For years, security experts have warned of the danger of cyberwars. By attacking critical computer systems a nation can be brought to its knees by disrupting the power grid and financial, transportation and communications systems. It’s not as far-fetched as you may think.
Recently a computer virus forced Iran to delay the launch of a nuclear power facility. Iranian security experts have charged that the Stuxnet worm is a state-sponsored attack that may have originated in the United States or Israel. More disturbing, however, is a growing movement by governments to ban the spread not of viruses, but of ideas–ideas that they claim threaten their very survival.
Lead by Russia, a group of countries that includes China, India and Brazil, wants to combat “information wars” — ideas used by one country to destabilize the government of another. Russia has introduced a resolution in the United Nations that would ban state-sponsored “information terrorism.” For instance, under the resolution, promoting the idea of democracy in North Korea would be banned. I suppose that promoting capitalism in China would also qualify as “information terrorism.”
According to James Lewis, an adviser to the U.N. Institute for Disarmament Research, “An official from one of those countries told me [that] Twitter is an American plot to destabilize foreign governments. That’s what they think. And so they’re asking, ‘How do we get laws that control the information weapon?’ ” Fortunately for those who value free speech, it may not be so easy.
The other night I went to see “Howl”, a film that tells the story of arguably the most famous poem of the 20th century written by its most influential poet, Allen Ginsberg.
In 1957, a small San Francisco publisher, City Lights Books, published “Howl and Other Poems” by the then obscure poet. In an attempt to ban the sale of the book, the city of San Francisco prosecuted the publisher, Lawrence Ferlinghetti, alleging that the poem was obscene.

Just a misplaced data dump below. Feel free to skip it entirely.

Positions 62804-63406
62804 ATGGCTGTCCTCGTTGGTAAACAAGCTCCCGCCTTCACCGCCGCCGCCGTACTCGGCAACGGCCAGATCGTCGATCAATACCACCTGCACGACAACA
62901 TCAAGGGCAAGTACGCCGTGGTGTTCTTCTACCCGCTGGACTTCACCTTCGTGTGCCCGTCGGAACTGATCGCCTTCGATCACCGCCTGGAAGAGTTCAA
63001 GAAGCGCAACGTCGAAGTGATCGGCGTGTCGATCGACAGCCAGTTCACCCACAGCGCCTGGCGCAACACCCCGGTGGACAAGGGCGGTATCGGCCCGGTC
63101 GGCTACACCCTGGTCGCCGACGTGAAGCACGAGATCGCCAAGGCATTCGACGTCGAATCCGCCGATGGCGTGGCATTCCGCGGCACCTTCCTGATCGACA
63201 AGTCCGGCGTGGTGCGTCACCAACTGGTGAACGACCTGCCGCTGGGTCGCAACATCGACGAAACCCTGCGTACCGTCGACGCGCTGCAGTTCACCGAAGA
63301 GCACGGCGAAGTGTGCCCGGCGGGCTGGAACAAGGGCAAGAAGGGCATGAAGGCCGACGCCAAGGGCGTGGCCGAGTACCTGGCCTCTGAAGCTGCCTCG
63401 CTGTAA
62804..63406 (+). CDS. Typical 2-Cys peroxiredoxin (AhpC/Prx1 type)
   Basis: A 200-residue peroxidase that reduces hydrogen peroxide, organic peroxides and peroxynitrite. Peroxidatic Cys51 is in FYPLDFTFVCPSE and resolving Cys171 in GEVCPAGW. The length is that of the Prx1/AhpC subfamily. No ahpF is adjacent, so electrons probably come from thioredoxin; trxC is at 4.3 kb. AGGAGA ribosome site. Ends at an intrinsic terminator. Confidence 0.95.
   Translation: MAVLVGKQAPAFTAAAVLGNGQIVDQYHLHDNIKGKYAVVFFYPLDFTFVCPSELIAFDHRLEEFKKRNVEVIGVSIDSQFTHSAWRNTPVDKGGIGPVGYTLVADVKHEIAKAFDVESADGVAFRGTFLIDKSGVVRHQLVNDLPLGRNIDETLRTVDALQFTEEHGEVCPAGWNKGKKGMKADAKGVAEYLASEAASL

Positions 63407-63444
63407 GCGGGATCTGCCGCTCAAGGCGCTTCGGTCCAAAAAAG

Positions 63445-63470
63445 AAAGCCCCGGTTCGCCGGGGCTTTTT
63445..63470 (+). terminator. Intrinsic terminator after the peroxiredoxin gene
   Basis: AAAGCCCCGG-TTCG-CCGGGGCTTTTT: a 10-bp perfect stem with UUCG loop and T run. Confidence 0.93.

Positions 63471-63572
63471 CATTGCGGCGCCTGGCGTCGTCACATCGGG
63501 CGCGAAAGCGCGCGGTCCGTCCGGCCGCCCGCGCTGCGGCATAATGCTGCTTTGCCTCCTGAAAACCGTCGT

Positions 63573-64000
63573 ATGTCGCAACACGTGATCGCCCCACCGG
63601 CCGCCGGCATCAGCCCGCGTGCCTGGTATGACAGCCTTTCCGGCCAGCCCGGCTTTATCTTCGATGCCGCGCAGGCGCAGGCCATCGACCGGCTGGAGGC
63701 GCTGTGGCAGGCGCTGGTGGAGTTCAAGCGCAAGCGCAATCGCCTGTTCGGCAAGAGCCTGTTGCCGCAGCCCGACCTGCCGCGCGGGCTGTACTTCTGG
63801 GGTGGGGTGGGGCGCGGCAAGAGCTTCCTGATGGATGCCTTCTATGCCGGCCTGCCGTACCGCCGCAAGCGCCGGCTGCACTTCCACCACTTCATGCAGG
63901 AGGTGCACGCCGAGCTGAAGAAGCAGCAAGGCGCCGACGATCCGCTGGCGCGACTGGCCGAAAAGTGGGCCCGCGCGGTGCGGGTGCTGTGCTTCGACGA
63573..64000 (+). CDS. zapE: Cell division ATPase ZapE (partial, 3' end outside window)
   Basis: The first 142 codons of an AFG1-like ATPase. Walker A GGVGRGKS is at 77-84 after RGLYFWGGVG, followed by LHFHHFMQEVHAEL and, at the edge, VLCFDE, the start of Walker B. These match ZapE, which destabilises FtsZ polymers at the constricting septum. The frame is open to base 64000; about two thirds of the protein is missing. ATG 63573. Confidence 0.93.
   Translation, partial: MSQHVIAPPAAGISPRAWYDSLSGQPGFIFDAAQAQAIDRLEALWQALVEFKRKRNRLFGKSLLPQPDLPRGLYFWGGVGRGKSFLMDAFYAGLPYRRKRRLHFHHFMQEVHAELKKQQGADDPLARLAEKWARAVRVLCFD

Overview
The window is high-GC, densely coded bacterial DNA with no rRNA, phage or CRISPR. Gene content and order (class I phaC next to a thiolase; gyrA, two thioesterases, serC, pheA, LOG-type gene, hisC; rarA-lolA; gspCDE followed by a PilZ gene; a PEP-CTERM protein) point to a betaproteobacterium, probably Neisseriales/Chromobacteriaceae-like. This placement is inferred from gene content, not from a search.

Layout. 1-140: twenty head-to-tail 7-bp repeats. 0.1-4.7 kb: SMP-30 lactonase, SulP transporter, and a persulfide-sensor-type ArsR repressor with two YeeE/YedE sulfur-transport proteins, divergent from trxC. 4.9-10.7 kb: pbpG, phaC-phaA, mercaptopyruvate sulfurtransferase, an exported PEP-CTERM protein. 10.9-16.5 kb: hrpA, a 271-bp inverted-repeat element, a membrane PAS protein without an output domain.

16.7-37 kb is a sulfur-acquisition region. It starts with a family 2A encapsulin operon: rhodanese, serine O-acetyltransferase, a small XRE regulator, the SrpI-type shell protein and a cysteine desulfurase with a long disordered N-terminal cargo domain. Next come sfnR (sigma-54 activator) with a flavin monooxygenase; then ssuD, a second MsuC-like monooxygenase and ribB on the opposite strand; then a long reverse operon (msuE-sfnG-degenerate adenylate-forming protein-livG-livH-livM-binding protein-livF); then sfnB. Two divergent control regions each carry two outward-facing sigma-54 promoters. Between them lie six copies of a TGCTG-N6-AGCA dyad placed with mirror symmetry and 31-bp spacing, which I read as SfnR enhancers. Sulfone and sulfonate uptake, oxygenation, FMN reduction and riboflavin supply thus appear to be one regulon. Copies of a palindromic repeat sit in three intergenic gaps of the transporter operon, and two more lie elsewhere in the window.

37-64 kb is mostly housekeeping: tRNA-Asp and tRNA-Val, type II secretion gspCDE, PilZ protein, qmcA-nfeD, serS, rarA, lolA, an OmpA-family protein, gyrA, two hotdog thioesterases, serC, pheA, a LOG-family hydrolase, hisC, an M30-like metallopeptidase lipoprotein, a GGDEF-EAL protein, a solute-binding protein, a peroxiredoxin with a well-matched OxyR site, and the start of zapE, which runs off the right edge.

Although the prosecution objected to certain “dirty words” contained in the poem, it was really trying to suppress the ideas expressed by the rebellious writer. “It was that it was a direct attack on American society and the American way of life,” said Ferlinghetti. Sound familiar? Not so different than the argument now being made by Russia and China.
More ominously, if the case against “Howl” was successful, the censors had other books in their crosshairs. The trial was just the opening shot of a culture war.
In a landmark ruling Judge Clayton Horn dismissed the charge, ruling that “Howl” had “redeeming social importance” and was therefore protected by the First Amendment. In an ironic twist, the failed prosecution of “Howl” not only made Ginsberg famous, but paved the way for the publication of other books that might have faced similar charges. The floodgates had opened, affirming Americans’ right to uncensored information.
Will Russia’s attempt to control the Internet backfire as well? Only time will tell, but I bet that right now, there’s some ingenious teenager working on the next Twitter–a technology that will terrify and subvert the established order.
For another perspective on the power of new media, check out Malcolm Gladwell’s article in the New Yorker, “Small Change: Why the revolution will not be tweeted.”